5. Put as much detail into your log as possible
Examiners like to see that you’re reflecting on everything you’re doing and how you’re trying to improve. Even if you’re not reflecting on yourself much at all, do take the time to fill up your activity log and try to add detail wherever possible. It is tedious and feels unnecessary at times, but it really does make a lot of difference to your grade and is worth your time. I added entries to my log every two weeks, and I would recommend doing it every two weeks as an absolute minimum.




6. Set yourself deadlines and stick to them
Your time management skills will make or break your dissertation. If you can do it well, then you’ll have the time to fully think through all of your arguments and make the most of the research that you’ve done. If you can’t do it well, everything will be rushed and a lot more stressful than it needs to be. Making your own deadlines means that you can factor in everything else you have going on and still get things done. Targets are the key to success when it comes to things like this!




7. But also don’t get too hung up on deadlines, especially those set by your tutor/mentor
Yes, meeting your deadlines is something that is assessed and has the potential to impact your grade, however it’s not life-and-death if you miss them. As long as you explain to your mentor why you can’t meet a deadline then they should be understanding, as long as you’re not doing it with every deadline you’re set. They should understand that there are so many other things going on and you have 3 other subjects that will often have to take priority over your EPQ. Don’t get too stressed about it because at the end of the day, missing your deadlines is only going to get a mark or two at most taken from your total.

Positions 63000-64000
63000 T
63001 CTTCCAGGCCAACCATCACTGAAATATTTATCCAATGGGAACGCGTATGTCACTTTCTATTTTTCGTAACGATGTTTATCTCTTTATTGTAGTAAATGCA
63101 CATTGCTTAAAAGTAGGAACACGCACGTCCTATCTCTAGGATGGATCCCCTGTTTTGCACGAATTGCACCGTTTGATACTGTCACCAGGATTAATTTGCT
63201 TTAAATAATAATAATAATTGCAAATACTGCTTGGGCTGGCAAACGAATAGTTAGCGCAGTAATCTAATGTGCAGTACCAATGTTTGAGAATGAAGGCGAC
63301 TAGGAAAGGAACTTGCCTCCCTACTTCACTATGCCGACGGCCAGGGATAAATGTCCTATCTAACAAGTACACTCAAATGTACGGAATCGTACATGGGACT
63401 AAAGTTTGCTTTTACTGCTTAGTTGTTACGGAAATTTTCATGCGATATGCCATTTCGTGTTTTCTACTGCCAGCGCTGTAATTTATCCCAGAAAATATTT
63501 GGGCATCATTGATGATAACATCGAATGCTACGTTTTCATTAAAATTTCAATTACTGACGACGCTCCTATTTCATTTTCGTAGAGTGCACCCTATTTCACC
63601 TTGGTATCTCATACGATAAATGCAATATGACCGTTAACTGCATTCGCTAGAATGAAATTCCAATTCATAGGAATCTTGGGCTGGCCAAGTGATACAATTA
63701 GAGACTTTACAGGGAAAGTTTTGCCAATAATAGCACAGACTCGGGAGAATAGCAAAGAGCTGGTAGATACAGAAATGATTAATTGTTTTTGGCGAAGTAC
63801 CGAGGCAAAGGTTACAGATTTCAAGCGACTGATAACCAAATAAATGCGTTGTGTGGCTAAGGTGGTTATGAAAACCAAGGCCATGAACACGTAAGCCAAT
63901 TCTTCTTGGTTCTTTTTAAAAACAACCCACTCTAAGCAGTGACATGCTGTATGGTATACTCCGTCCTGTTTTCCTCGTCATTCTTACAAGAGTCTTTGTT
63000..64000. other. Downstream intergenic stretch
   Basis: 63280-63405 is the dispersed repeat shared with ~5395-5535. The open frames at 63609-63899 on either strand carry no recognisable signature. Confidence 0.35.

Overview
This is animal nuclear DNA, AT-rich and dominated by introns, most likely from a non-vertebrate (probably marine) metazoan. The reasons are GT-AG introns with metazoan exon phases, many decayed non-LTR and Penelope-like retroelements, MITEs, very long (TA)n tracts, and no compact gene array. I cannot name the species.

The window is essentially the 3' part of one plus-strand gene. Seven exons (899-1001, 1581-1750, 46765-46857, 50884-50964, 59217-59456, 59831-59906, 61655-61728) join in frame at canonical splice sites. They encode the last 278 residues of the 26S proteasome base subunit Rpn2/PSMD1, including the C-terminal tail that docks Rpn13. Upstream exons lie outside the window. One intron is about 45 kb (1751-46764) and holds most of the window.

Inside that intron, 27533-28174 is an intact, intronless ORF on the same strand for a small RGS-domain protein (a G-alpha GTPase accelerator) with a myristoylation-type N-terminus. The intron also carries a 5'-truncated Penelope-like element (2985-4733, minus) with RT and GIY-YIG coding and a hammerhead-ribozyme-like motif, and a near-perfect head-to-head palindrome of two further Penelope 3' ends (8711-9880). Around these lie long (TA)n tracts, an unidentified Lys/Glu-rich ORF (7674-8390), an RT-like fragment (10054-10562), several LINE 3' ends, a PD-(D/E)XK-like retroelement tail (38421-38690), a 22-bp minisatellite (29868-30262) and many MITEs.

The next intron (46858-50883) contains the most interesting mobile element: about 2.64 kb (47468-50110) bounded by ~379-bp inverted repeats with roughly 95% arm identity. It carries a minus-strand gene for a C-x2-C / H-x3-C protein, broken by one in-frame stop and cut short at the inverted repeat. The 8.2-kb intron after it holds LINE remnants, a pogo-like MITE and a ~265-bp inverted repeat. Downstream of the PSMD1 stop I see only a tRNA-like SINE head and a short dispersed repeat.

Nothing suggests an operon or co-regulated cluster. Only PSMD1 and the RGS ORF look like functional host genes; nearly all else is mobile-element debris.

8. Go paperless
At the start of my EPQ, I bought loads of cute folders and filing systems, I’d printed off my first few sources, and I had all the pretty highlighters you could ever want. I ended up using them for the first week and then gave up. At the end of the day, it doesn’t make much sense at all to do things on paper because it’s so much easier to do your actual dissertation writing online where it can be edited as much as you want and won’t ever get lost. Especially when you’re using online sources, you can copy and paste in direct quotes and easily organise everything you need to. All of my note-taking, annotating, and writing was done on my laptop and most of it through google drive. It means your writing is saved as you’re writing it (you don’t even have to hit save), it can be accessed from whatever computer I’m using whether at school or at home, and I can even work on it whilst I’m out and about through my phone. You might think it would be annoying to annotate articles and things like that one a computer but it’s actually very convenient. I’ll link examples of how I make my notes and used my sources below!




9. Make the most of the opportunity
Writing an EPQ is probably the best decision I’ve made in my school career. It gave me a huge advantage when applying to unis, I learned so many skills that are invaluable, and it was so fulfilling to write. It’s so nice to have the opportunity to write and learn about something that you enjoy and you are genuinely interested in, and to be given the free-rein to do it essentially however you’d like to. Enjoy it and good luck!






EXAMPLES
I’ve made a google drive folder containing my project proposal, full EPQ document, bibliography, presentation, and examples showing how I used my sources and wrote my notes. Please read the indicated document before you use them as it’s incredibly important you understand how they are intended to be used. If there are any issues accessing the documents or you want to ask me anything about them, please PM me here! Click on my account name, then under ‘My Contact Info’ you can select to send me a private message. The google drive folder can be found here.


P.S. Mods please tell me if I'm not allowed to post EPQ examples here! As far as I'm aware, it is allowed from the searching I have done. I asked a member of the support team but they were unsure. Please correct me if I'm wrong and I will remove them immediately